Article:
This approach is often best, as stopping completely when your body is used to consuming high dosages is dangerous. We will work closely with you to determine the best possible tapering schedule depending on the type of benzodiazepine that you’ve been taking, how much, and for how long.

Again, we cannot stress the importance of having medical supervision and care throughout this process.

If you are also addicted to another substance such as alcohol or opioids in addition then our rehab specialists will provide medical support for your detox from these other substances whilst tapering you off the benzos. As an example, this could mean taking methadone to treat your opioid addiction.

What are Co-Occurring Disorders?

It is important to note that your addiction to benzo’s might be a symptom of co-occurring disorders. This refers to those having a co-existing mental illness on top of a substance use disorder. This can also relate to those who suffer from other combinations of disorders as well.

When both a substance use disorder and a mental health issue co-occur, they can have seriously negative impacts on your life – varying in severity from case to case.

If you are struggling with underlying mental health problems and substance abuse then you must seek the proper medical and psychological support when exploring your addiction treatment options, in order to safely and successfully wean you off of without unnecessary risk or complication.

What if A Loved One is Addicted to Benzodiazepine but They Refuse to Listen?

Drug abuse can lead to a number of disorientating symptoms in the user including difficulty concentrating, memory problems, and dizziness to name a few. This is why it is also best to approach a person who is abusing benzo when they are sober and lucid.

Remember that you must approach them with an open heart and mind and an understanding that they are suffering from a disease, not a failure of willpower.

When you find the ideal moment to talk to your loved one, you must do so with a compassionate mindset. They will be much more willing to open up to you about their addiction if you approach them one-on-one. Doing so in a group intervention can be intimidating and often lead to aggressive behaviour.

Tell them from a place of love that you are concerned about their benzodiazepine use and that you want to help them.

Remember that you mustn’t blame them, but the substance instead.

Try to make them aware of just how dangerous the drug is and what the long-term effects are. At this point you can ask them if they want and are willing to accept help.

Be prepared for negative emotions, including anger and denial. As frustrating and unpleasant as it might be you must remain calm, alleviate their hostility, help them to see through their denial and accept the fact that they are suffering from substance abuse.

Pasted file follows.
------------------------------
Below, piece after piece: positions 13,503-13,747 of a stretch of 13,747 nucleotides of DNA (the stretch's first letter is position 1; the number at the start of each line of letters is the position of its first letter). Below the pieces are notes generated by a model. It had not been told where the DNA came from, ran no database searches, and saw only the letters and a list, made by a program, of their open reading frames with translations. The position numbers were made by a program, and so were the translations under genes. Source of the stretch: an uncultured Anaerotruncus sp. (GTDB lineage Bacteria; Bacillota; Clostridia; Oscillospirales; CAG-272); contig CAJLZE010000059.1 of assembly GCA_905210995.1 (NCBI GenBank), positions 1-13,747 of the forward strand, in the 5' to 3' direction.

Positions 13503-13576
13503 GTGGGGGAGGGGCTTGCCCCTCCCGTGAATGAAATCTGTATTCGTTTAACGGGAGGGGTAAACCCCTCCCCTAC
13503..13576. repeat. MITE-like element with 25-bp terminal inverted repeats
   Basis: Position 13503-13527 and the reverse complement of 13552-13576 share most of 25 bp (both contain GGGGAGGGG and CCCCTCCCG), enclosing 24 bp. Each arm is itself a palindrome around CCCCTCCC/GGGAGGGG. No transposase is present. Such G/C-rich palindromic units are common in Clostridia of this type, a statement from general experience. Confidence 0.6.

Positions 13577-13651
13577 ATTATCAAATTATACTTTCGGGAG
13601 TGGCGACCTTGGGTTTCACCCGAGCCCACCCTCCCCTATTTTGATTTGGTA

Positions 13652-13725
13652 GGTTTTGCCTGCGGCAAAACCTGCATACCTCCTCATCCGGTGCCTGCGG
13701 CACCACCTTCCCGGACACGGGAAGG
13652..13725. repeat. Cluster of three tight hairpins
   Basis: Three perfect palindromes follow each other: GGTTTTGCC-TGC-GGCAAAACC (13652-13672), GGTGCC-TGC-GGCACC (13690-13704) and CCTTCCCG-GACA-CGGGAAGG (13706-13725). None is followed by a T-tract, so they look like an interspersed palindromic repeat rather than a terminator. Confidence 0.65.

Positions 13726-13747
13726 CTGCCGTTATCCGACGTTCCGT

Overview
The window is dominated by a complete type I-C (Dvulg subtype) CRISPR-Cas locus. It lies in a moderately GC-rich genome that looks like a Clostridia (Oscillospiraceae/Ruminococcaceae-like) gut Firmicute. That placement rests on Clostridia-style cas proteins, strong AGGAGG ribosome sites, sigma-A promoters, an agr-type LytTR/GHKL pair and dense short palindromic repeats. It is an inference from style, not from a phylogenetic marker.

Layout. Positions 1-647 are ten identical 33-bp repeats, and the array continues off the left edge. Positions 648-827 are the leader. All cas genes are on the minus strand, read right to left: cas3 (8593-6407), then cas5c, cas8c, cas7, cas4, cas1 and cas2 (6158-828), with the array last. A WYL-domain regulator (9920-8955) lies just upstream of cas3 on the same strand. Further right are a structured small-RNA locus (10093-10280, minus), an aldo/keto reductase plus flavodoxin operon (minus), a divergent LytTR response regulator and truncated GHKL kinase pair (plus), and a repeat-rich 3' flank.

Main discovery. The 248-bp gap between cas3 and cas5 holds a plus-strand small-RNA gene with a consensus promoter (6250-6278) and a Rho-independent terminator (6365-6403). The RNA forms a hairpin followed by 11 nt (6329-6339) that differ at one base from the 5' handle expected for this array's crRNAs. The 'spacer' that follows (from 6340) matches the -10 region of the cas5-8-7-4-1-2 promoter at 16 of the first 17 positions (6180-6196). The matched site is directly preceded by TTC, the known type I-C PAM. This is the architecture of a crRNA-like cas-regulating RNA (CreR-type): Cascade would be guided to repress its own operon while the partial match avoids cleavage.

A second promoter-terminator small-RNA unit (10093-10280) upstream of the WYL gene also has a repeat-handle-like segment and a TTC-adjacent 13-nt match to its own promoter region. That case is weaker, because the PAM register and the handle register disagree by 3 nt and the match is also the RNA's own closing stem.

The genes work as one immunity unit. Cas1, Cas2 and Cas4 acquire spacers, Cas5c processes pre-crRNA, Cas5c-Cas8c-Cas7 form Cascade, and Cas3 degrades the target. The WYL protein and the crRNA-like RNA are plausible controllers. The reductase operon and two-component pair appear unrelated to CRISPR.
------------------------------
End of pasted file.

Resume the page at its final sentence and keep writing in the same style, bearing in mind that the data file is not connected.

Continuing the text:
Avoid yelling and remember that you cannot force anyone to accept that they need help. They need constant steady support and understanding, and for you to wait for them to be ready for taking the first step toward sobriety and seeking treatment rehab.

We Can Help You Broach the Subject of Benzodiazepine Addiction Treatment?

Please do not hesitate to call us for advice if you need help in preparing for this very important conversation. We can help you better understand what those suffering with excessive benzodiazepine use will be going through and how best to approach them.

In addition to that, a therapist can arm you with effective coping strategies to deal with the stress that comes with a loved one suffering from addiction – as it’s not just their mental health that will be suffering as a result, but yours as well.

One of our professional psychology experts can share what kind of language you will find most effective in order to get your loved one into one of our certified drug rehab centres and ready to receive medical advice and inpatient treatment.

A good tip is to communicate the fact that you are open to support their efforts to rid themselves of the addiction and that you will do whatever it takes.

Remember to not only tell them how you feel about their substance abuse, but also listen to what they have to say. What are they feeling? Why do they use it as much as they do? And what do they need from you to help them maintain abstinence from the drug (though attempting to go ‘cold turkey’ from benzodiazepine addiction absent the proper medical care is NOT recommended).

If they do not take your outreach well, and continue using benzodiazepines whilst blindly refusing professional benzodiazepine addiction treatment then don’t lost heart. You can try and reach out to them again at a later date.

Just remember that you must take care of yourself while you wait. The first step is broaching the subject and it rarely works on a first attempt. Stay the course and try to be as patient and understanding as possible – no matter how impossible it may seem.

Call us today for a free assessment of your treatment needs.